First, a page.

b. CDBB should set out a roadmap to a digital framework to develop standards and formats for collating and sharing data.
c. Key organisations which should be involved in the Task Group and in developing the framework include the Alan Turing Institute (ATI), Infrastructure Client Group (ICG), Construction Leadership Council, Infrastructure and Projects Authority (IPA), Cambridge Centre for Smart Infrastructure and Construction, Project 13, Office for National Statistics, Ordnance Survey, Open Data Institute and the recently announced Geospatial Commission and Centre for Data Ethics and Innovation. Wider consultation input should also be sought from the digital twin working group referenced in section 5.
d. On standards development, in order to understand the existing standards landscape thoroughly at both a national and supranational level and to ensure agility, CDBB should consult extensively with industry on current behaviours and future requirements for how different infrastructure sectors and sub-sectors use data. CDBB may wish to Commission an external standards organisation to conduct some of this work on their behalf.
e. IPA and ICG should be engaged with closely when designing final data standards and performance measures. The ICG amongst others will also be important to consult in respect of appropriate safeguards for commercial confidentiality, with the aim of keeping these to a minimum level wherever possible.
f. There should also be close collaboration with the Centre for the Protection of National Infrastructure (CPNI) and the National Cyber Security Centre (NCSC) on security requirements and levels of access and to develop standards for security, consistent with the objectives of the framework and an agreed approach to risk management.
g. In order to support effective implementation, CDBB should also lead a scoping exercise for a framework to assess industry progress in adopting and using the framework and to measure the level of innovation achieved by industry.
h. CDBB should complete these actions and provide a public report on progress by 1 September 2018, setting out their recommendations for next steps. The NIC would assess this as part of its wider role in monitoring progress against its recommendations.
The government welcomes the Commission’s recommendations to develop a common industry approach to data and digitisation to improve productivity across infrastructure and construction. There is a huge amount of data in relation to our infrastructure, owned by a wide range of organisations. We need to understand where data sharing can unlock the greatest value, and what standards the digital framework will need to contain in order to unlock the greatest benefits.
As recommended by the NIC, the government has asked CDBB to establish the Digital Framework Task Group (DFTG) which should set out a roadmap to a digital framework for infrastructure. The roadmap should set out: where data sharing can provide the greatest benefits; who holds this data; what standards are needed to enable greater sharing; how a framework would be implemented; and the role of government and the private sector in delivering this.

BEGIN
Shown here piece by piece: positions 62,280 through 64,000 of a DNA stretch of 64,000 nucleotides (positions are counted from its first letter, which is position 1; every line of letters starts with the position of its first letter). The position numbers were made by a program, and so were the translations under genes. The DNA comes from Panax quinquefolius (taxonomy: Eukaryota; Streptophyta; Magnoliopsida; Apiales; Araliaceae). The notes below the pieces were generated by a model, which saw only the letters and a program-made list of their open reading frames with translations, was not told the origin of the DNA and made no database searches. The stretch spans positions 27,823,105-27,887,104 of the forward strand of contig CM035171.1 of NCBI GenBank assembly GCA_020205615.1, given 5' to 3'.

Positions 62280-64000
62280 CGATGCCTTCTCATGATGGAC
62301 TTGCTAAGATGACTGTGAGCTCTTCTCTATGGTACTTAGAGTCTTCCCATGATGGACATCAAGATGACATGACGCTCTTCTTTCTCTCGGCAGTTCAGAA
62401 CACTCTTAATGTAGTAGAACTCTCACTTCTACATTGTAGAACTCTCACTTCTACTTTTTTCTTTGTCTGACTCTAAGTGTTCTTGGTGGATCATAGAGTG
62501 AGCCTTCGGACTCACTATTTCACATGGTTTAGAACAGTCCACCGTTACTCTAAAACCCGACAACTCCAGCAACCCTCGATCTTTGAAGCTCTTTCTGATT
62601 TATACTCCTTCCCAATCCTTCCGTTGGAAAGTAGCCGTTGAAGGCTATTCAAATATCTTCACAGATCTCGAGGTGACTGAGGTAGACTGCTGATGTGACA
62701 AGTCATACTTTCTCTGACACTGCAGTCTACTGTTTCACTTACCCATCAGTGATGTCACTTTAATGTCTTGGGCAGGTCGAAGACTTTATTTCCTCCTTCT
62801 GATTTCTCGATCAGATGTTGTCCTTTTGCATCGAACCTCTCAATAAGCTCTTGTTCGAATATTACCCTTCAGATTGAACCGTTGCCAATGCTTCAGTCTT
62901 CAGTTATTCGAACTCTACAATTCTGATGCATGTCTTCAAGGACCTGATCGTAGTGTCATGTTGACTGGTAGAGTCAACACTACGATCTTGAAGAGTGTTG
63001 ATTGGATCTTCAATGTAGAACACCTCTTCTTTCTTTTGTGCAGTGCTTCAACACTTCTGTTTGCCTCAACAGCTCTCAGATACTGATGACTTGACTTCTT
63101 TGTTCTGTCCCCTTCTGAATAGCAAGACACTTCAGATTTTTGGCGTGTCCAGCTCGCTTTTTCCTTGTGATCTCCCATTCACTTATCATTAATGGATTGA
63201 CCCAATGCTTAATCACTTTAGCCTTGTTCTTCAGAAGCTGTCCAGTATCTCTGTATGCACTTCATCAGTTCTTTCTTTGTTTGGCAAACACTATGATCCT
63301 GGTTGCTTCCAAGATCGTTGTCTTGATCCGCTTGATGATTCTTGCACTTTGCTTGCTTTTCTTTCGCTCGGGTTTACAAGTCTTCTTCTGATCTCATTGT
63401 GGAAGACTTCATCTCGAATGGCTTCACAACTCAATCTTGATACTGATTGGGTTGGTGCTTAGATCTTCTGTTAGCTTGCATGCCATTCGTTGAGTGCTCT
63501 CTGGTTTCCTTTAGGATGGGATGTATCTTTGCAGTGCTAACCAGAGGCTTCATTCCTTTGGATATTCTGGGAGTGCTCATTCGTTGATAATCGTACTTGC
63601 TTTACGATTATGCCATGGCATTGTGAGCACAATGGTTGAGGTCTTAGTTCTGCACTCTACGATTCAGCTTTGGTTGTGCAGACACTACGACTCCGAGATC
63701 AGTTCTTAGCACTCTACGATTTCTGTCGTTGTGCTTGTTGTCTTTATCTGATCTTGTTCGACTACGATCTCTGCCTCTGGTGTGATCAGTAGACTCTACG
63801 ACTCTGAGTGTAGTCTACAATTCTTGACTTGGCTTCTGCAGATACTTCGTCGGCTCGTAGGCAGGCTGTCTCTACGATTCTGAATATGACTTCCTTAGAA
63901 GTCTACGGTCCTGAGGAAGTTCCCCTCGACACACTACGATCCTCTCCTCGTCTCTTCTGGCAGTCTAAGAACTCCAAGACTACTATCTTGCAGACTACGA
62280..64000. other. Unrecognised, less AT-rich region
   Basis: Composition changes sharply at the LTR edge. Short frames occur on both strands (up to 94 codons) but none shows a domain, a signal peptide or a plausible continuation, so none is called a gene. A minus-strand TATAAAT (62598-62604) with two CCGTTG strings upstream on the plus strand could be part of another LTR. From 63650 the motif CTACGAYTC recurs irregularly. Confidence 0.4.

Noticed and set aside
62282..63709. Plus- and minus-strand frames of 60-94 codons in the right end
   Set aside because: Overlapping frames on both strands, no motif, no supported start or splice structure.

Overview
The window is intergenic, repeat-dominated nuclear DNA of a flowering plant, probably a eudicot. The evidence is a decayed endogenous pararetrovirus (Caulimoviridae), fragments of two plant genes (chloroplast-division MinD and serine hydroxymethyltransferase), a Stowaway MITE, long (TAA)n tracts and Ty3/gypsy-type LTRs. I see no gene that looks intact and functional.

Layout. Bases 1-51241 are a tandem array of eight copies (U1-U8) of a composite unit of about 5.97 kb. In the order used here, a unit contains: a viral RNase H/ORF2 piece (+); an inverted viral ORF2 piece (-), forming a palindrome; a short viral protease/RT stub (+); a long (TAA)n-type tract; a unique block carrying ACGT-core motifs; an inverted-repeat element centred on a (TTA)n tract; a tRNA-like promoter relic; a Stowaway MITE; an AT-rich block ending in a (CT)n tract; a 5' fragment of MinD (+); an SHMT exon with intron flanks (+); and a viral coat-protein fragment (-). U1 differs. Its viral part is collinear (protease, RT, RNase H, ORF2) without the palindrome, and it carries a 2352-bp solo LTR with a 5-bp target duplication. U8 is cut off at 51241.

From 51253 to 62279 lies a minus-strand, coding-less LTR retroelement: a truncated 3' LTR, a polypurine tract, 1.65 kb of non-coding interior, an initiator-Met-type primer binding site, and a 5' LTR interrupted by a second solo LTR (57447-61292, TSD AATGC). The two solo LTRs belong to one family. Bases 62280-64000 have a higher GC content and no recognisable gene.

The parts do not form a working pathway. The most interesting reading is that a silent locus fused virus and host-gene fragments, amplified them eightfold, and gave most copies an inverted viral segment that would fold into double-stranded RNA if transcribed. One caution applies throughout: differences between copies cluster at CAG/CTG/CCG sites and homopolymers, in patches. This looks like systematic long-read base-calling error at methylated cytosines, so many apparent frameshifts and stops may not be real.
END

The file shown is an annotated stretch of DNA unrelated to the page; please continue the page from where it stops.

The DFTG should report to government by October 2018 to inform decisions on how best to design and deliver a full framework.
Government endorses the recommendations that encourage the DFTG to engage and consult extensively with industry on current behaviours and future requirements for how different infrastructure sectors and sub-sectors use data - to ensure that the roadmap presents a comprehensive view that is consistent with government objectives and supported by industry. The roadmap should consider the innovative work already ongoing in this area and take a system based approach to ensure the potential value of integrative systems across sectors can be exploited. Given the substantial links to the work set out here, the DFTG should ensure the digital framework roadmap is informed by and consistent with the National Geospatial Strategy that will be set by the Geospatial Commission.
Government endorses the recommendations to consider security requirements and commercial confidentiality. The roadmap should ensure it considers the interdependencies with social infrastructure in order for its full benefits to be realised.
2.2 Recommendation 2: The Infrastructure Client Group (ICG) and the Digital Framework Task Group Chair should lead industry engagement in the framework and cultivate a shift towards minimum levels of commercial confidentiality.
a. ICG should report to CDBB on current industry compliance with minimum levels of commercial confidentiality agreed with CDBB in recommendation 1.
b. ICG should work collaboratively with industry and the Digital Framework Task Group to identify opportunities to make data available and reduce the unnecessary use of commercial confidentiality (e.g. through reviewing and revising existing digital contracts), and should set out an agreed plan with milestones towards achieving the proposed shift.
c. ICG should report on progress in reducing the application of commercial confidentiality to infrastructure data by December 2018.